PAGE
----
Right about now the nation needs a good ol’ Kentucky ballad to mark the Oct. 4 passing of country music legend Loretta Lynn. The trailblazing Grammy winner died at 90 years of age on her estate in Hurricane Mills, a town she bought in 1966. Needless to say, the Queen of Country Music came a long way since her impoverished beginnings in Appalachia.
As a teen, she married an ambitious 21-year-old army vet who she knew for just a month. Before Loretta turned 30, she raised four children, wrote and recorded her first single (“I’m a Honky Tonk Girl”) and was performing on stage at the Grand Ole Opry. In the years that followed, she would have two more children, release 50 studio albums and 86 singles — 51 of which became Top 10 hits; 16 (5 duets with Conway Twitty and 11 solo songs) held the number 1 spot.
Lynn’s chart toppers “One’s on the Way”(1971) and “Rated X” (1972), among others, candidly conveyed the experiences of American women. The songs — such as her first number 1 hit “Don’t Come Home a Drinkin’ (With Lovin’ on Your Mind)” in 1966 — offered frank depictions of domestic situations when people didn’t discuss such things. While Tammy Wynette was singing “Stand by Your Man” (1968), Lynn was standing up to her husband with “Your Squaw Is on the Warpath” (1969).
Before her female-empowerment hit “The Pill” (1975) reached number 1, it was considered too controversial to play on some radio stations. Despite her music being periodically banned, Lynn is the only woman to be named American Country Music’s “Artist of the Decade” [1970s]. She also became the first country music singer to grace the cover of Newsweek in 1973.
By 1976, Lynn was the first country music star to reach number 1 on the New York Times Best Seller list with her autobiography “Coal Miner’s Daughter” co-written by George Vecsey. The book was adapted into the 1980 movie of the same name. Coal Miner’s Daughter (which can be streamed for a fee on Prime Video, Vudu, and Apple TV) traces Lynn’s rags-to-riches story from the 1940s through the 1970s.
Like her music which uses heartfelt humor and honesty to tell a story, the film relays its feisty heroine’s struggles in a straightforward and sometimes funny way. Thomas Rickman’s pithy script doesn’t sway from recounting the pitfalls of Lynn’s personal and professional life, nor does it paint her as a victim. Instead, British director Michael Apted lets audiences in on the creative process by showing the artist’s ability to turn life’s lemons into lyrical lemonade. With her own brand of practical poetry, Lynn spoke to generations of fans.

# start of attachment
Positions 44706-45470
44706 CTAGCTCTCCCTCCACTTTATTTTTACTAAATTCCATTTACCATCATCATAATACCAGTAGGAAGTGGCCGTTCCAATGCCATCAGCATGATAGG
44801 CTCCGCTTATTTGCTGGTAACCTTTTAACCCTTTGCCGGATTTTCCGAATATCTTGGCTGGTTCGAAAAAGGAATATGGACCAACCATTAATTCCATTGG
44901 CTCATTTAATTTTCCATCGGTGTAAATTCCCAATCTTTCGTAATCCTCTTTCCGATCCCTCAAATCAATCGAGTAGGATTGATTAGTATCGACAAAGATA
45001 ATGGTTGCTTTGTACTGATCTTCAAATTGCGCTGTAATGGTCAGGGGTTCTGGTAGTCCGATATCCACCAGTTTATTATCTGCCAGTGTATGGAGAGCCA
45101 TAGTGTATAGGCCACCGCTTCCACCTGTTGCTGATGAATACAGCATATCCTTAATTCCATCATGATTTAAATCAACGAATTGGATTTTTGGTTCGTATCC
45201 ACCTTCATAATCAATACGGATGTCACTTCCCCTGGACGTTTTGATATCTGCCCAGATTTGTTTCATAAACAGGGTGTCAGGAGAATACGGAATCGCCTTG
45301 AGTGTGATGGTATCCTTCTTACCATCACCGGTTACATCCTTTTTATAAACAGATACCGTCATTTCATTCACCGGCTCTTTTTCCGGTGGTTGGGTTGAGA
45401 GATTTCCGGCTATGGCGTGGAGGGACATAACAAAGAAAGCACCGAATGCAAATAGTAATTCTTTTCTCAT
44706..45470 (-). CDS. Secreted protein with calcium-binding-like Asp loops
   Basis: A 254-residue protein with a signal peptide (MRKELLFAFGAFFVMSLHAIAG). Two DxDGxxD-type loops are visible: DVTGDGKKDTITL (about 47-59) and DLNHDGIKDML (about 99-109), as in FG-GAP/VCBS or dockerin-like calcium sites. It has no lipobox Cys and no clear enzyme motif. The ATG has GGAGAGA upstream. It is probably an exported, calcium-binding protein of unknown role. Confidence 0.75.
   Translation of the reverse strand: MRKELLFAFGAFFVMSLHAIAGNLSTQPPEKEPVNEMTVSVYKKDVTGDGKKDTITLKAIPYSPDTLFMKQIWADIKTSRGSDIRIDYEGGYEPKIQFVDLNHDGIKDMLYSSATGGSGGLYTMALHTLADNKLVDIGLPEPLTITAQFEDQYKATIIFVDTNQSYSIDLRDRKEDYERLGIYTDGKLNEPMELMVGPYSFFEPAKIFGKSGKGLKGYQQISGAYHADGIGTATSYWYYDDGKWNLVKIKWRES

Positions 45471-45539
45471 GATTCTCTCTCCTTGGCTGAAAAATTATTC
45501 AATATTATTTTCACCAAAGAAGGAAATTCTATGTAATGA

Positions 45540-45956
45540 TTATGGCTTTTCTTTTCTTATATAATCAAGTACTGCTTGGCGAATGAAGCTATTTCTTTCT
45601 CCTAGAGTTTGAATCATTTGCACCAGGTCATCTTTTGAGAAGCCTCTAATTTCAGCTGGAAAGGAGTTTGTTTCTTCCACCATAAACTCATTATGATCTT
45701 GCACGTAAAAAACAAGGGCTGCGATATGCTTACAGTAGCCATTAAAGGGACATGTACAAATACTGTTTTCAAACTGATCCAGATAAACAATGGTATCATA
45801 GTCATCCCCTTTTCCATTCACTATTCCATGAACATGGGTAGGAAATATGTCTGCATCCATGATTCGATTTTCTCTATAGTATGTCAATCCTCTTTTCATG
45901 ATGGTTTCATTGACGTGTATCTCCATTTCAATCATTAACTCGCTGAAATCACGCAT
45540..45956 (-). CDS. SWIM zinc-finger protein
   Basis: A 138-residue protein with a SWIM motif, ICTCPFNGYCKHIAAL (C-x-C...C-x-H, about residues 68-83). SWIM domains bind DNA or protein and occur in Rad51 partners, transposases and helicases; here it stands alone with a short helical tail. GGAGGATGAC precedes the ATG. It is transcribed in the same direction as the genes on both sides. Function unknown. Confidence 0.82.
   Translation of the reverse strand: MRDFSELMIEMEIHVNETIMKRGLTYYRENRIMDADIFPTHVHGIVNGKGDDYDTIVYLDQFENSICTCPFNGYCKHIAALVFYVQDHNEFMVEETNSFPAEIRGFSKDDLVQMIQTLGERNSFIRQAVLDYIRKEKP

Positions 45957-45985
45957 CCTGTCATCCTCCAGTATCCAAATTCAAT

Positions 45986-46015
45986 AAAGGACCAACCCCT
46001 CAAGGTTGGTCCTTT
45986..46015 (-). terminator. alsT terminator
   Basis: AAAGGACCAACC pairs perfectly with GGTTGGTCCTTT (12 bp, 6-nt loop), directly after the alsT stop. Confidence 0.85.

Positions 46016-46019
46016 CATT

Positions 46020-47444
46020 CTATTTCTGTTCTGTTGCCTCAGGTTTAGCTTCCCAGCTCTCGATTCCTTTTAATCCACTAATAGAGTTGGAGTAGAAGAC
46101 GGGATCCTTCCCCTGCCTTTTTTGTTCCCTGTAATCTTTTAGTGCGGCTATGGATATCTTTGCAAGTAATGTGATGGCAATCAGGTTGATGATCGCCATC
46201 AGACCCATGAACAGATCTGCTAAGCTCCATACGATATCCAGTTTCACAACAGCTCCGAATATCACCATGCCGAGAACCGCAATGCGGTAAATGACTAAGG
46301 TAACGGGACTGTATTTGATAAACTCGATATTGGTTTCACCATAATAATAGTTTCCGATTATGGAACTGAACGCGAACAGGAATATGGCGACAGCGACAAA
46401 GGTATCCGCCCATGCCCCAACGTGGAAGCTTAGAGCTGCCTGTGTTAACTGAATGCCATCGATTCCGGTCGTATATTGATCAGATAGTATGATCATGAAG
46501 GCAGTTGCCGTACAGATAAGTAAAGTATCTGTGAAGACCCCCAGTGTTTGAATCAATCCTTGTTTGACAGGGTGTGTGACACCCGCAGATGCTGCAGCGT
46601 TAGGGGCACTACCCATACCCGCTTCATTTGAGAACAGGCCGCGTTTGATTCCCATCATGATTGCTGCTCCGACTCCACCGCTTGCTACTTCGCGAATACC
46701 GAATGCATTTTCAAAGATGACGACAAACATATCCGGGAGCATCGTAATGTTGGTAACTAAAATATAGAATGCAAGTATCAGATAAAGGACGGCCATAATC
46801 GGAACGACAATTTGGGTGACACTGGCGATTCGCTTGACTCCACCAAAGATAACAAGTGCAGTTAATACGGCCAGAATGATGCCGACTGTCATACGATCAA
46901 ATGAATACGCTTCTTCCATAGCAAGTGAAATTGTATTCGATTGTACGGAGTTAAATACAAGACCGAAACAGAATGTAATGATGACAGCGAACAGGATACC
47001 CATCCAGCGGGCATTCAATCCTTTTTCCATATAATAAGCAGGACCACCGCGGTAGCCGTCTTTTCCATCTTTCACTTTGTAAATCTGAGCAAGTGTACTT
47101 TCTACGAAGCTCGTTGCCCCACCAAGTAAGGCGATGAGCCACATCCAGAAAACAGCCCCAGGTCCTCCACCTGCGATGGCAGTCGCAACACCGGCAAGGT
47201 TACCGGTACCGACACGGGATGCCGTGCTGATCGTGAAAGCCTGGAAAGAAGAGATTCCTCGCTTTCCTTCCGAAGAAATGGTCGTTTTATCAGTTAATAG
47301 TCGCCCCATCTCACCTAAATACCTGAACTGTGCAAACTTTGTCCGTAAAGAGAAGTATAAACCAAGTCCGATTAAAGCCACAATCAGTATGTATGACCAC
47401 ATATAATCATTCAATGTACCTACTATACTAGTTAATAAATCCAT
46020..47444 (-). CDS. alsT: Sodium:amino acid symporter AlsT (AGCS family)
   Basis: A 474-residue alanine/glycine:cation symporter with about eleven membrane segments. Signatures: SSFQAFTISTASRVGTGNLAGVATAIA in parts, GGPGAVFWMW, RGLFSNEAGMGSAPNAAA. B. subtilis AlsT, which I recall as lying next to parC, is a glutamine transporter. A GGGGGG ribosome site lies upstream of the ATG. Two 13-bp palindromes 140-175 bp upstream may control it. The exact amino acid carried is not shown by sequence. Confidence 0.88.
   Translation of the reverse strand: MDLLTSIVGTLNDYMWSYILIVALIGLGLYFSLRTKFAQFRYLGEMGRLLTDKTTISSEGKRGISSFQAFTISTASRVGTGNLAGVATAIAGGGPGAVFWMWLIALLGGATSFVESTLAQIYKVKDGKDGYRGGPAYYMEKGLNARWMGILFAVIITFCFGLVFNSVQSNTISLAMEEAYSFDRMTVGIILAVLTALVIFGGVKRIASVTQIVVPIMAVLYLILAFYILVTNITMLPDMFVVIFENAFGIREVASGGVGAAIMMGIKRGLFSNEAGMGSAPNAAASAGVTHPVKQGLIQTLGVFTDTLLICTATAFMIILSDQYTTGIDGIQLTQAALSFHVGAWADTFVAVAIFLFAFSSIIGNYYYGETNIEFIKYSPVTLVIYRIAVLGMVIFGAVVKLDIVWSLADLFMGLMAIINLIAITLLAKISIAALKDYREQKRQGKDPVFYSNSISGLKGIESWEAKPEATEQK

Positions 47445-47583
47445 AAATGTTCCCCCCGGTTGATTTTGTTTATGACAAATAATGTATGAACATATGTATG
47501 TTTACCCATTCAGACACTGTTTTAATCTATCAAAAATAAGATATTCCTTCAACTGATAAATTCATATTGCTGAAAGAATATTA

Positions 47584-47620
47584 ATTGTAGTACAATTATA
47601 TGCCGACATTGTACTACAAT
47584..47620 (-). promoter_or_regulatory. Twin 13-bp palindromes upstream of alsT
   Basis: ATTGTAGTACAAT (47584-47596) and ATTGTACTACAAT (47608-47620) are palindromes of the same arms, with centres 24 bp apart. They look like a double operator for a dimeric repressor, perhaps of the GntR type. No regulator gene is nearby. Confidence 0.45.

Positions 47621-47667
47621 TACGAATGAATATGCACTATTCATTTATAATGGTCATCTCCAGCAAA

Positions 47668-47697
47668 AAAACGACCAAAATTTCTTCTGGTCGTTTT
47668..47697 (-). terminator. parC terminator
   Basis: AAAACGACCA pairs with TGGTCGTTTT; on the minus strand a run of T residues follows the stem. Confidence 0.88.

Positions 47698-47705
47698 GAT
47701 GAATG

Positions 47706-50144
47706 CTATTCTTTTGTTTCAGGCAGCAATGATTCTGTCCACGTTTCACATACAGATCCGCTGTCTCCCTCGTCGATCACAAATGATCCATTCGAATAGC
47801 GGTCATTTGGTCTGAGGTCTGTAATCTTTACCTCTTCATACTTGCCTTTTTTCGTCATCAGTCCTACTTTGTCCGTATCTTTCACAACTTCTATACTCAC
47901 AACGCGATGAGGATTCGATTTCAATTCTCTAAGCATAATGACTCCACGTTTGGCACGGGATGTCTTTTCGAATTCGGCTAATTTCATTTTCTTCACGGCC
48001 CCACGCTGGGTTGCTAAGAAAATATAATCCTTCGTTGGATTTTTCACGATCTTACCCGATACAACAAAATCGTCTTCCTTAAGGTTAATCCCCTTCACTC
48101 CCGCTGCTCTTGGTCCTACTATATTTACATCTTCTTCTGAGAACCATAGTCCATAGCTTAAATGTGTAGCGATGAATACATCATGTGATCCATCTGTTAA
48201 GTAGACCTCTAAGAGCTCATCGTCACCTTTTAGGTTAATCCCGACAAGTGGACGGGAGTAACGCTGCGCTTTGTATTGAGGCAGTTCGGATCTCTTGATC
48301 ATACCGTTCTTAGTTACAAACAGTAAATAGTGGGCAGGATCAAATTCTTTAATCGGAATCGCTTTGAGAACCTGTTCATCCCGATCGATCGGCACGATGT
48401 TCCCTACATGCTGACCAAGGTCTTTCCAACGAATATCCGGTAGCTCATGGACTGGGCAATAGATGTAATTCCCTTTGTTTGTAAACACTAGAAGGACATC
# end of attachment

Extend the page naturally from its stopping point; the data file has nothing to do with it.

As a result, the biopic was a success at the box office and with critics. The film scored Oscar nominations for Best Picture, Adapted Screenplay, Art Direction, Cinematography, Editing, Sound, and a Best Actress win for Sissy Spacek in the title role. Spacek, who did her own singing, also picked up a Best Actress win at the Golden Globe Awards where Coal Miner’s Daughter was named Best Motion Picture – Musical or Comedy.
In addition to the actress’s transcendent portrayal, the film features excellent performances by Tommy Lee Jones as Doolittle Lynn; Beverly D’Angelo as Patsy Cline; and Levon Helm and Phyllis Boyens as Loretta’s parents. The cast also includes cameos by Ernest Tubb and Minnie Pearl as themselves.
Looking back, the movie may seem formulaic but that’s because its popularity helped define the biopic genre as it spawned the similarly-styled Great Balls of Fire! (1989), and the more heavy-handed Sweet Dreams (1985), Ray (2004), and Walk the Line (2005).
Coal Miner’s Daughter was selected by the Library of Congress for the National Film Registry in 2019. Over the decades, Lynn performed at the White House for five presidents and received the Presidential Medal of Freedom in 2013. During her long and groundbreaking career, the pioneering icon was dubbed the First Lady of Country Music — yet she will forever be a coal miner’s daughter.